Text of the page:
I am an average-sized woman, with an average life and probably a less than average body. My boobs and butt are nowhere near what they once were, and my skin was stretched so tight during pregnancies that I have stretch marks from front to back. But when a friend of mine told me she was getting boudoir photos taken for her 40th birthday, I was intrigued—sort of horrified too, but intrigued.
“I’ve just always wanted to do it, and I’m not getting any younger,” she told me. “They’re not raunchy photos with my tits hanging out, but tasteful and pretty ones it will be safe and very sexy.” I admired her confidence. She was starting to sell it to me.
I’ve always been self-conscious about my body. When I was a teenager, I thought that my boobs were too small. Then in my early 20s it was my potbelly (that I didn’t have). By the time I was 30, I had experienced two pregnancies and gained 40 and 60 pounds, respectively. So my body was a shell—or more like a deflated balloon—of what it was previously. Time feels like it’s slipping away, and if there is anything I’ve learned, it’s that I should have appreciated the previous phase more. Damn, why didn’t I appreciate my 25-year-old body.
So, what the heck? Why not me? I called the photographer and made an appointment. The worst thing that could happen was that I would have a few photos that no one would ever see.
On the day of the photo shoot, I woke up with that feeling of dread right in the pit of my stomach, like I was about to do a Tough Mudder or the Boston Marathon. My bowels were churning, and I could barely eat. I kept coaching myself: It will be fine, just make yourself go. And so I did.
The makeup artist who came as part of the boudoir package was around my age, and she put me at ease with her calm nature. She had done boudoir photos too, so she gave me some posing tips along with a glass of wine, which I happily accepted and gulped down even though it was 11 a.m. I felt a bit vulnerable with my bare face and hoodie with no bra underneath—so there would be no lines anywhere—but she worked quickly, and when she was done, I felt like a bombshell. Curled and teased hair, false eyelashes, winged eyeliner and lined lips—it was definitely not a look I had worn before! My friend was already off with another makeup artist getting her hair and makeup done, so it was go-time for me. There would be no backing out now.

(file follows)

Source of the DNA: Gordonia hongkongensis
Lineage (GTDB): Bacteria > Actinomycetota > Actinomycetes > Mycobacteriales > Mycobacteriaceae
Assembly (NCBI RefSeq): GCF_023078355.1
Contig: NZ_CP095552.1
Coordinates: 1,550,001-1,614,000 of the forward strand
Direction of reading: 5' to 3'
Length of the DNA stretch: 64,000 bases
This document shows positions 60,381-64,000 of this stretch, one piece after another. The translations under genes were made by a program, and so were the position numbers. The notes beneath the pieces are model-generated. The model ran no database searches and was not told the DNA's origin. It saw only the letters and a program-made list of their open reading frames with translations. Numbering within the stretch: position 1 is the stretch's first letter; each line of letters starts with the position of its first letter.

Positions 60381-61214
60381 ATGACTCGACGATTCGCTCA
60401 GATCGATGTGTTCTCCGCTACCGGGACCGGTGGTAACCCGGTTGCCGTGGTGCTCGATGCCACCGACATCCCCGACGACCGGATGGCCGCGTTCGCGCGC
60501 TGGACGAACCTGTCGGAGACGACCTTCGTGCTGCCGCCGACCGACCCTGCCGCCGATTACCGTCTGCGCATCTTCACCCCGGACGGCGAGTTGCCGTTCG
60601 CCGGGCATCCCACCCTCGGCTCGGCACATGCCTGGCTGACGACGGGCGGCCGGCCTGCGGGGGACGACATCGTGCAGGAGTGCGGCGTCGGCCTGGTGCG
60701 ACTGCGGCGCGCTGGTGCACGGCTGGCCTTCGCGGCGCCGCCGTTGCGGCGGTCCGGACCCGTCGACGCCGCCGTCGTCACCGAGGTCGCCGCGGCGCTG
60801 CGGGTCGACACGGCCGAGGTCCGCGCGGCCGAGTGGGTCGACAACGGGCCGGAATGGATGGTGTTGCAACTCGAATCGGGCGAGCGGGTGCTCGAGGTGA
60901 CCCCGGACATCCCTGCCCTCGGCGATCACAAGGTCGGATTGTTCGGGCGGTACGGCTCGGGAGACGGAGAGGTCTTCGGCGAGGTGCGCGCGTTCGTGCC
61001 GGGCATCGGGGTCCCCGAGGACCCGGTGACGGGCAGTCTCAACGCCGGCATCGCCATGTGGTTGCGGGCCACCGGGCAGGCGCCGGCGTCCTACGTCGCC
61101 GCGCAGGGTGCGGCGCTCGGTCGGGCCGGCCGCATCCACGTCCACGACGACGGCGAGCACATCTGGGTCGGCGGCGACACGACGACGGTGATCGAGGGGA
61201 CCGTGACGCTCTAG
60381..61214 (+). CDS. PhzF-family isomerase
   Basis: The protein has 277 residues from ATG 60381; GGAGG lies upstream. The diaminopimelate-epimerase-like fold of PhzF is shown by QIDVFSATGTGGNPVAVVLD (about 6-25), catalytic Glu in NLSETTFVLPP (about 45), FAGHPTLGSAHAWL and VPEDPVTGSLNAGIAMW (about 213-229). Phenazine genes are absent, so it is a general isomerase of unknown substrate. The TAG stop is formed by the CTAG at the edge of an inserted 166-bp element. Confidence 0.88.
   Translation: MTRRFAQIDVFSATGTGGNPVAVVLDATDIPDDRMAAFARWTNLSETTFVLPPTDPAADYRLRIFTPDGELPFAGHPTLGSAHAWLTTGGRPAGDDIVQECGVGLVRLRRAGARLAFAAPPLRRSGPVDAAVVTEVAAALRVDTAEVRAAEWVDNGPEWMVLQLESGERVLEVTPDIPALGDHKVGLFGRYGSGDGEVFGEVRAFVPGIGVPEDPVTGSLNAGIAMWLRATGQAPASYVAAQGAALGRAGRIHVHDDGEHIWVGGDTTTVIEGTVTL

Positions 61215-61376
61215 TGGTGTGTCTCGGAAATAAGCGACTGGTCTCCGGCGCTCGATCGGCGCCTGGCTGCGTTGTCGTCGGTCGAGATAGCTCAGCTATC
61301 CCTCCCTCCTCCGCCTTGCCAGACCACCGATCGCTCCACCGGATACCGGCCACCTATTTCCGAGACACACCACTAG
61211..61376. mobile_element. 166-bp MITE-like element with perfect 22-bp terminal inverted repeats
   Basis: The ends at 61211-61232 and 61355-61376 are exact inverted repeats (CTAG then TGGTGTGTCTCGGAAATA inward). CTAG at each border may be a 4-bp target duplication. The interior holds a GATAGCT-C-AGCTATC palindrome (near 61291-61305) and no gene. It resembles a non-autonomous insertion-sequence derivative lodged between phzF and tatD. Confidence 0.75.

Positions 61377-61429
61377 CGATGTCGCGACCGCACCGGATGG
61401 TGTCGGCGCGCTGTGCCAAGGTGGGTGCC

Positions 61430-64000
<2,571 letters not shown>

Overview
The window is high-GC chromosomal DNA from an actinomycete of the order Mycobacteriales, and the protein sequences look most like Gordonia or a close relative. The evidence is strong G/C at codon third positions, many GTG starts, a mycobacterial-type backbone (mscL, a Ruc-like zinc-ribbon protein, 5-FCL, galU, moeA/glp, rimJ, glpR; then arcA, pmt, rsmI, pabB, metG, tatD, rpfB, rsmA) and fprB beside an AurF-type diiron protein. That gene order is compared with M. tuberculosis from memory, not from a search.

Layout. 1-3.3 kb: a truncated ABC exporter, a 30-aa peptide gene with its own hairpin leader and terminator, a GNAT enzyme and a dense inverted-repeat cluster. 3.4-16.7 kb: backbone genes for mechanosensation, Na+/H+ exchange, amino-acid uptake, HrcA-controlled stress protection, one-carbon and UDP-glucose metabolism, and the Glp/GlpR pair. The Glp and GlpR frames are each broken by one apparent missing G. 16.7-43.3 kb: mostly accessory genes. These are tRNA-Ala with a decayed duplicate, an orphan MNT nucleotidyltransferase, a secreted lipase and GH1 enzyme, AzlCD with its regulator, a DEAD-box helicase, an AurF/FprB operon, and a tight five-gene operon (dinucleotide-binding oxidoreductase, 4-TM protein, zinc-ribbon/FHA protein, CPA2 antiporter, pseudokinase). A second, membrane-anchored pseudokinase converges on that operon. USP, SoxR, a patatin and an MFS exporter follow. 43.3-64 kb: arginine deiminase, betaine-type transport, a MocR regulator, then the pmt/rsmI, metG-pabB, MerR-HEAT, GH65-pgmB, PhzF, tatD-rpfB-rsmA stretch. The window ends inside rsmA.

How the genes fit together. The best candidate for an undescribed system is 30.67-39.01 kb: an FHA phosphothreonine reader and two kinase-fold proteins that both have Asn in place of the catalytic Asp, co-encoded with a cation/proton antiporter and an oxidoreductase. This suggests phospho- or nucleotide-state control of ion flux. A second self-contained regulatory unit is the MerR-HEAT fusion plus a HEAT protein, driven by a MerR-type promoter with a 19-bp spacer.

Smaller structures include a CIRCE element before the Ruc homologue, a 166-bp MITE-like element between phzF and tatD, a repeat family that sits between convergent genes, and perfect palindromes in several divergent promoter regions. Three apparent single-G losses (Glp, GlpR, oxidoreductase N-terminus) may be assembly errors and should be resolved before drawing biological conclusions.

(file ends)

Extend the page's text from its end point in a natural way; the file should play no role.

The studio set up was like a master bedroom, with a bed in the middle and a window with gauzy fabric over to one side. I had brought a variety of lingerie sets, a few pairs o,f heels (the only two that I own) and a T-shirt and tank top. At first, I felt really awkward in my undies, as the photographer and her assistant positioned me in some cumbersome positions, back arched, butt out, chest popped and other artsy but ungraceful poses. Between the first and second outfit change, I started to feel more comfortable about it all. Then they showed me a picture on camera preview display, and I really started to gain more confidence. I don’t know if it was the lighting or what, but damn, I looked good.
After it was over and my friend was finished with her session, I seriously felt like the sexiest, sauciest chick in town. Hey, my ass isn’t the best, and my boobs are droopy, but damn, I’ve still got it. We celebrated with dinner and drinks, and then I had to slink home with my false eyelashes stuffed in my wallet. I hadn’t told my husband or my teenagers because I guess I felt like it was more for me than anyone else. Then, if it tuned out to be a bust, I could ditch the pictures and pretend like it never happened.
When I got the full session of photos back from the photographer, I seriously cried out loud. I couldn’t believe it was me. It still looked like me, with a few curves and droops, but soft and pretty and like a beautiful piece of art. My husband was, not surprisingly, enamored with the pictures and proud of me for having the courage to do something like that for myself. But the best part of it all was what he said to me when he saw the photos:
“I am just happy that you now see yourself the way that I always see you.”
And he was right.
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